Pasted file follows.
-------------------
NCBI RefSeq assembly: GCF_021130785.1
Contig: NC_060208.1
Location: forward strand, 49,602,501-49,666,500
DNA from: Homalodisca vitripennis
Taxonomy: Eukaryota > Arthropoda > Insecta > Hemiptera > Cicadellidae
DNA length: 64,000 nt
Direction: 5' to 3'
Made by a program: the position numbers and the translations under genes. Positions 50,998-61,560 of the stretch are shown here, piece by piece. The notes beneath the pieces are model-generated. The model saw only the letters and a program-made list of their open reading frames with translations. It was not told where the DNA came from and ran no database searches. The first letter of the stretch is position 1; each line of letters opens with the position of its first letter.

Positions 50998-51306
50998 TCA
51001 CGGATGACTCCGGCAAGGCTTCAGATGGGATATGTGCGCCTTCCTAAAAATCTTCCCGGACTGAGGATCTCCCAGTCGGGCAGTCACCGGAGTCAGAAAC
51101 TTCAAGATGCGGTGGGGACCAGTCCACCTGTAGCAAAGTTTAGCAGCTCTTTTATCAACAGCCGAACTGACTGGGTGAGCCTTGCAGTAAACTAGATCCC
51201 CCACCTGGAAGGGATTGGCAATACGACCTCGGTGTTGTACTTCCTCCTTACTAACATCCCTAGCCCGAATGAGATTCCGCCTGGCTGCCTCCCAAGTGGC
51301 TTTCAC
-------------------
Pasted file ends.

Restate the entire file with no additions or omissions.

NCBI RefSeq assembly: GCF_021130785.1
Contig: NC_060208.1
Location: forward strand, 49,602,501-49,666,500
DNA from: Homalodisca vitripennis
Taxonomy: Eukaryota > Arthropoda > Insecta > Hemiptera > Cicadellidae
DNA length: 64,000 nt
Direction: 5' to 3'
Made by a program: the position numbers and the translations under genes. Positions 50,998-61,560 of the stretch are shown here, piece by piece. The notes beneath the pieces are model-generated. The model saw only the letters and a program-made list of their open reading frames with translations. It was not told where the DNA came from and ran no database searches. The first letter of the stretch is position 1; each line of letters opens with the position of its first letter.

Positions 50998-51306
50998 TCA
51001 CGGATGACTCCGGCAAGGCTTCAGATGGGATATGTGCGCCTTCCTAAAAATCTTCCCGGACTGAGGATCTCCCAGTCGGGCAGTCACCGGAGTCAGAAAC
51101 TTCAAGATGCGGTGGGGACCAGTCCACCTGTAGCAAAGTTTAGCAGCTCTTTTATCAACAGCCGAACTGACTGGGTGAGCCTTGCAGTAAACTAGATCCC
51201 CCACCTGGAAGGGATTGGCAATACGACCTCGGTGTTGTACTTCCTCCTTACTAACATCCCTAGCCCGAATGAGATTCCGCCTGGCTGCCTCCCAAGTGGC
51301 TTTCAC